The acclaimed author of The Victorian House and The Victorian City tells the story of the celebration of Christmas, from mummers' plays to the invention of Sellotape, revealing much fascinating new information and shattering many myths.
Judith Flanders is the author of the bestselling The Victorian House: Domestic Life from Childbirth to Deathbed (2003); A Circle of Sisters (2001), which was nominated for the Guardian First Book Award; the New York Times bestselling The Invention of Murder (2001), shortlisted for the CWA Gold Dagger for Non-fiction; The Victorian City: Everyday Life in Dickens' London (2012), shortlisted for the Los Angeles Times History Book of the Year; and The Making of Home (2014). In her copious leisure time, she also writes the Sam Clair series of comic crime novels.
Flanders covers every aspect of Christmas . . . [Christmas: A
Biography] is . . . a catalogue of colourful information, and
as surprising an assortment of items as any you might find heaped
up under a tree. -- Lucy Hughes-Hallett * Observer *
A well-researched account. There are more footnotes here than there are presents under a Rockefeller Christmas tree. Indeed, the book is stuffed with facts - enough to satiate even the most ravenous postprandial taste for quizzing. * Sunday Times *
[An] entertaining biography . . . Following the fine tradition of light entertainment Christmas books, Judith Flanders provides lots of trivia . . . However, there is much more to it than that. Flanders is a respected social historian, best known for studies on Victorian life, and the strength of this warm book lies in its quiet erudition. * The Times *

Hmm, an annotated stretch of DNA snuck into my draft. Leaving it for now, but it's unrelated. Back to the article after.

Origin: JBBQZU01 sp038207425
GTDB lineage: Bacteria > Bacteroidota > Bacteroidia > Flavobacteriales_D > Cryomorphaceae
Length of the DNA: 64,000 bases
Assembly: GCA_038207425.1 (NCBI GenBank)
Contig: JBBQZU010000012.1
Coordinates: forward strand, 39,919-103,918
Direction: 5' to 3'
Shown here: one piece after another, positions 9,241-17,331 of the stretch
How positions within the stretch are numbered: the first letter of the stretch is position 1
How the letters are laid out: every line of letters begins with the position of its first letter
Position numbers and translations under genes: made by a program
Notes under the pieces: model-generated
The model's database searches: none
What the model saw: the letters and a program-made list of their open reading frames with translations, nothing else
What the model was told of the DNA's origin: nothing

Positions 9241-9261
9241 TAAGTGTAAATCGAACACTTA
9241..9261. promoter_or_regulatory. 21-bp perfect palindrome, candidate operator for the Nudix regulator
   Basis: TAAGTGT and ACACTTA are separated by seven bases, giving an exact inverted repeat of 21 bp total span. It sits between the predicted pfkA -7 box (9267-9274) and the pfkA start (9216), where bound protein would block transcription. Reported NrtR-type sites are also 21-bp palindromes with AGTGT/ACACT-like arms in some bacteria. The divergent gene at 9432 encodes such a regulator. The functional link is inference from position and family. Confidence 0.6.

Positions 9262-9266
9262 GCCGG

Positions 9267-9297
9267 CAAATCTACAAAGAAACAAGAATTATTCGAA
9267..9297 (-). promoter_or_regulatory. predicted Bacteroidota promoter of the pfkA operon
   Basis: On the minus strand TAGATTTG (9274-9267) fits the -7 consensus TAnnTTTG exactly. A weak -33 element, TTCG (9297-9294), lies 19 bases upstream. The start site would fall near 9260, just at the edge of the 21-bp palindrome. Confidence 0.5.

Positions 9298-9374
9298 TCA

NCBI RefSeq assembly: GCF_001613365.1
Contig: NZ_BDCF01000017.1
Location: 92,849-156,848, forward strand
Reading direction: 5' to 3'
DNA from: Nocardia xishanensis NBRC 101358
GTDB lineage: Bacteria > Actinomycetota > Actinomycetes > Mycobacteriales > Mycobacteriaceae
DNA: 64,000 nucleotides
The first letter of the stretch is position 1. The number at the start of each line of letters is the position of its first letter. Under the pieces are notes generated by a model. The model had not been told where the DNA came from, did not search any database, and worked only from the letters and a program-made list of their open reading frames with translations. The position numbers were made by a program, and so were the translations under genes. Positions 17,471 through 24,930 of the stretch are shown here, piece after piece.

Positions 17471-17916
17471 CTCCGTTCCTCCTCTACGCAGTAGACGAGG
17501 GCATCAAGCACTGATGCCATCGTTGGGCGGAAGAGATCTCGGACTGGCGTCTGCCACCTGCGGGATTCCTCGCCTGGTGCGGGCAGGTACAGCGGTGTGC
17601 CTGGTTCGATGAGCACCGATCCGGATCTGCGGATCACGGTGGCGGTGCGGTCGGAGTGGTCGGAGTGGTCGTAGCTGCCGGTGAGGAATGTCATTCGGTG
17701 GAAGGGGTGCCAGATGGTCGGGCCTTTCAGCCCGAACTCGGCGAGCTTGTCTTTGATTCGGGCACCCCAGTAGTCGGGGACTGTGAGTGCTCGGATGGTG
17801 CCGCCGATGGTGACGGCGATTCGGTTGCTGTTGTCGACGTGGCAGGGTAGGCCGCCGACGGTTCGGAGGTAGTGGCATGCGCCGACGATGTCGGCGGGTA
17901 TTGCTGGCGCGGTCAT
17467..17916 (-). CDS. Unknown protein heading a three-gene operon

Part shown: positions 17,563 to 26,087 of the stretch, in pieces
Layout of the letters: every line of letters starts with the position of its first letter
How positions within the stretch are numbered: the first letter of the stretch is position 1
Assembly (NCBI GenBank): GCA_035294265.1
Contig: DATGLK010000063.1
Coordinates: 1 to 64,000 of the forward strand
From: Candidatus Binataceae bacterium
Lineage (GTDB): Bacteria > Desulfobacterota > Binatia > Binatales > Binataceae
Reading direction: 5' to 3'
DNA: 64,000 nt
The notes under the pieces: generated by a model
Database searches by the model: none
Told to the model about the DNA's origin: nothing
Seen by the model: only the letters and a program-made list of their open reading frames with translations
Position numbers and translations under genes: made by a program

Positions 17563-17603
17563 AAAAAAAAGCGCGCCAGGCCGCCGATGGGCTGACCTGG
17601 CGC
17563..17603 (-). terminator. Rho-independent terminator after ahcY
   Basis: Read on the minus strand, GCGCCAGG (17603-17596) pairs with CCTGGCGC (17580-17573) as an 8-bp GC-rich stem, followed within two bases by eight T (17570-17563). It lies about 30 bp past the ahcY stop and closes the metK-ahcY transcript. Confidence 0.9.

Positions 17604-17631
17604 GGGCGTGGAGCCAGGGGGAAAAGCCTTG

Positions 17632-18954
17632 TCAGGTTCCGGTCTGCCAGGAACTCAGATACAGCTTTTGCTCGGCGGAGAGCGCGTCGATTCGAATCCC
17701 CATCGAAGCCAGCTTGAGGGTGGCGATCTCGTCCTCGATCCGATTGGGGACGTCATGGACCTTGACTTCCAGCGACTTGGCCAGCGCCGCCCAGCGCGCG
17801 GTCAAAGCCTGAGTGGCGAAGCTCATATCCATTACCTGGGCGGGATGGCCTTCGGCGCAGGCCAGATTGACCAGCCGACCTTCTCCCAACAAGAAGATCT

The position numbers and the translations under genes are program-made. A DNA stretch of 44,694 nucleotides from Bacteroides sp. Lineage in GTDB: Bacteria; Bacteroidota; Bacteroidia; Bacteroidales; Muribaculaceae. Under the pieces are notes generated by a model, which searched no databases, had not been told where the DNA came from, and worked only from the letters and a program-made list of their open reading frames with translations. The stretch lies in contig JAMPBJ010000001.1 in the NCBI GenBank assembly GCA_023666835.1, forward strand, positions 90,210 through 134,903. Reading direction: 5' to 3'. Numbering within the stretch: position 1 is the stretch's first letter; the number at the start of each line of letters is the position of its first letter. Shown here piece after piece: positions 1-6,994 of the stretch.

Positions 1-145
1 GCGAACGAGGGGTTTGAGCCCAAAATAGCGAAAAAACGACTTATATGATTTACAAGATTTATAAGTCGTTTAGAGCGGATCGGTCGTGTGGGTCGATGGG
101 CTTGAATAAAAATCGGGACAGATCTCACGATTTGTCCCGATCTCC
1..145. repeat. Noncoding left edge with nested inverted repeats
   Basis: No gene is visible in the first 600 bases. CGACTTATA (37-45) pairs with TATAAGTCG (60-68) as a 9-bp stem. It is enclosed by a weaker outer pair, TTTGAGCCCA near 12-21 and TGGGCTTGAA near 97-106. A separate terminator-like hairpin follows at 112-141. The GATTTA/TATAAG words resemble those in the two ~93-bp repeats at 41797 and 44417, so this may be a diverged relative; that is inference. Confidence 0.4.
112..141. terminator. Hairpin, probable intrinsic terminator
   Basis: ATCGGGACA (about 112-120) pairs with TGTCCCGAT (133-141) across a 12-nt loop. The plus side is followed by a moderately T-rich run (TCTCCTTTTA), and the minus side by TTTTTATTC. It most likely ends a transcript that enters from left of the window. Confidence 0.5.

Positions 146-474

If you do want to think about the actual meaning of Christmas, why it still matters to us so much, the book you need is Christmas: A Biography by the cultural historian Judith Flanders . . . which traces its "strange hybrid growth" all the way back to its origins. -- David Sexton * Evening Standard *
A definitive, myth-busting new book . . . [Christmas: A Biography] tells the full history of the festival that owes it beginning to Roman celebrations of the winter solstice with some fascinating revelations along the way. * The Lady *
Who could say bah-humbug to this sprawling-yet-accessible history, which examines traditions with all the trimmings. * Irish Sunday Independent *
A superabundance of information about holiday practices, drawn not just from Britain, North American, the Commonwealth and Continental Europe (especially Germany), but from wherever Christmas is celebrated - even, at its most secular and idiosyncratic, in Japan. * TLS *
Little escapes Flanders's notice, as she reflects on the film It's a Wonderful Life, the nation-binding importance of Britain's annual carol concert from King's College, Cambridge, or the financial dependence of local ballet companies on performances of The Nutcracker. Throughout, too, her writing remains brisk and witty: She alludes to the seasonal tradition of reading ghost stories, "while the children break their new toys around you." * Washington Post *
Judith Flanders . . . likes Christmas (I think), but she loves reality and its awkward, amusing facts. (A previous book of hers, Inside the Victorian Home, is deep, bright and encompassing.) * New York Times *
This informative and entertaining history is an absolute delight. * Woman & Home *